Received: 11-Jul-2022, Manuscript No. aeb-22- 81918; Editor assigned: 13-Jul-2022, Pre QC No. aeb-22- 81918 (PQ); Reviewed: 22-Jul-2022, QC No. aeb-22- 81918 (Q); Revised: 24-Jul-2022, Manuscript No. aeb-22- 81918 (R); Published: 29-Jul-2022 , DOI: o
Probiotics are living, non-pathogenic bacteria that have been shown to be advantageous to their host. They are crucial in the prevention and treatment of both infectious and non-infectious disorders. Finding ways to lessen the negative effects of chemotherapy is crucial because cancer is the leading cause of mortality in the world. The ability of probiotics to treat and recover from various cancers through the production of secondary metabolites is one of their important properties. The effects of several probiotic species on the therapy of cancer have been studied up to this point. In order to utilise these essential bacteria in treating many neoplastic disorders, this review investigates the association between probiotics and the treatment of various diseases, such as cancer.
The word "probiotic" has a Greek source that means "for life." They are nonpathogenic bacteria that not only prevent the establishment of pathogenic germs but also can balance the nutritional and immunological content of the host body. The type and dosage of probiotics can be affected by a wide range of variables, including age, nutrition, pancreatic enzyme levels, intestinal lumen conditions, stress, drug use, and way of life. Numerous research have discovered how probiotics can reduce blood cholesterol levels, regulate allergies, and modulate the immune system. Additionally, it has been demonstrated that they play a role in pathological disorders such gastroenteritis, ulcerative colitis, pouchitis, crohn's disease, urinary tract infections, and vaginitis. They also seem to have a huge potential for both preventing and treating cancer.
Their metabolic processes are what play a key role in this process. Additionally, it would be intriguing to learn how they prevent cancer. Among these mechanisms are the control of the composition and activity of the intestinal microbiota, the attachment and degradation of carcinogens in the intestinal lumen, the production of anticarcinogens, the modulation of the immune system, the inhibition of cell proliferation, and the induction of apoptosis in neoplastic cells.
Dissolved bioactive substances made by probiotics are crucial in preventing the proliferation of tumor cells. Additionally, gastrointestinal microbial products (such as butyrate, indoles, and bile acids) control how the host immune system participates in the development of cancer. Dietary fiber is fermented by anaerobic bacteria to produce short chain fatty acids (SCFA), such as acetate, n-propionate, and nbutyrate. The link between nutrition, the host microbiota, and energy metabolism is made through SCFAs. According to some estimates, SCFAs supply around 10% of our daily energy. Studies have shown that 62% of the propionate given to mice is used to create glucose. In the absence of propionate, this mechanism produces the 69% of required glucose as well as cholesterol and palmitate from substrates like butyrate and acetate. These findings underscore the critical role that probiotic-produced SCFAs play in the metabolism of glucose, cholesterol, and lipids.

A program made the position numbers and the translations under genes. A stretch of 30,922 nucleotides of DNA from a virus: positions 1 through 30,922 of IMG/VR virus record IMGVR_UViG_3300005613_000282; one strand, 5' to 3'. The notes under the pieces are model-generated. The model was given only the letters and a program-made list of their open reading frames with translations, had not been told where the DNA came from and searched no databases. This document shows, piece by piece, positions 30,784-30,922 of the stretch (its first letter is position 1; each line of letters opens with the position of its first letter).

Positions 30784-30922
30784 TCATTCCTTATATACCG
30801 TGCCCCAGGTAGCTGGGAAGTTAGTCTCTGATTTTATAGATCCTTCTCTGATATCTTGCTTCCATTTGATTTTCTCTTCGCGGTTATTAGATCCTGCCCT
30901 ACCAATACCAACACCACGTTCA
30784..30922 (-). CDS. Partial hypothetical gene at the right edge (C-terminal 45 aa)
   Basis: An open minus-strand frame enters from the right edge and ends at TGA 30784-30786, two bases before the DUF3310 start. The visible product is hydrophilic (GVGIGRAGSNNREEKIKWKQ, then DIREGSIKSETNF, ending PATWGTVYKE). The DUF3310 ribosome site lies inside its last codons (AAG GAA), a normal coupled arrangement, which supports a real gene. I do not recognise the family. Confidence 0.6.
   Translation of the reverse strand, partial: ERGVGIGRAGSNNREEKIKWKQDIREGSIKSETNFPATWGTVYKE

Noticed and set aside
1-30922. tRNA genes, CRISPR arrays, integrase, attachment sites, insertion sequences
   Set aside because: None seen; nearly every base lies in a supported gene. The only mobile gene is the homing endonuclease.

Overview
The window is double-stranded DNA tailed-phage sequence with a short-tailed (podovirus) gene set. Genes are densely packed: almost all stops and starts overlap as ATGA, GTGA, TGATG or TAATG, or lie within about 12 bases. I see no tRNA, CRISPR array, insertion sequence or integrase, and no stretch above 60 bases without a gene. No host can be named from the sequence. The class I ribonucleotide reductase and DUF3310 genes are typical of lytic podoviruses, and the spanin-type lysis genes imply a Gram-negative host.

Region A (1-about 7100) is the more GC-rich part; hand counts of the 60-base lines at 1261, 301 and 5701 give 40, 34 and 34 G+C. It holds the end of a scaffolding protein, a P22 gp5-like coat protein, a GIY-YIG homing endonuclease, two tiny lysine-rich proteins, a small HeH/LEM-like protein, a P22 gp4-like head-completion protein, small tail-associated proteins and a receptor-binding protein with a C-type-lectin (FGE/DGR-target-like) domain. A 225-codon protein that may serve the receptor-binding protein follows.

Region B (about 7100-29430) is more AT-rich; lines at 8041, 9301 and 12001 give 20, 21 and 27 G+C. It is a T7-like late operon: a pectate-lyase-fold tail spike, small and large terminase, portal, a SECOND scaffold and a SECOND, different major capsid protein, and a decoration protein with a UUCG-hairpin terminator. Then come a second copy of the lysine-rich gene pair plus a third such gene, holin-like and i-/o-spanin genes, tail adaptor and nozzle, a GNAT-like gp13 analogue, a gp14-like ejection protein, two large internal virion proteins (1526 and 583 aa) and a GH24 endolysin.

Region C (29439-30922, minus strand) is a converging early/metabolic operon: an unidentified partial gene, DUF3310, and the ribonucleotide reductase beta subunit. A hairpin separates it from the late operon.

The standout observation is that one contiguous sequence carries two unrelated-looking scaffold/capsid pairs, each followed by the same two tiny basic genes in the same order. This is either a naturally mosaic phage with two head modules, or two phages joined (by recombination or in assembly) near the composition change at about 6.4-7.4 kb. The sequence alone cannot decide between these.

Probiotics are a group of microorganisms that are primarily found in the digestive system. Two important strains with notable antibacterial and anticancer properties are Lactobacilli and Bifidobacterium. As a result, dietary components, the availability of probiotics, and their metabolic processes are significant environmental factors in the development of cancer. However, biological complexity serves as a roadblock to a complete understanding of the several mechanisms through which host microbial conditions may influence clinical states. Studies conducted now and in the future will aid in overcoming these obstacles and advancing the use of probiotics as a more natural and disruptive cancer treatment.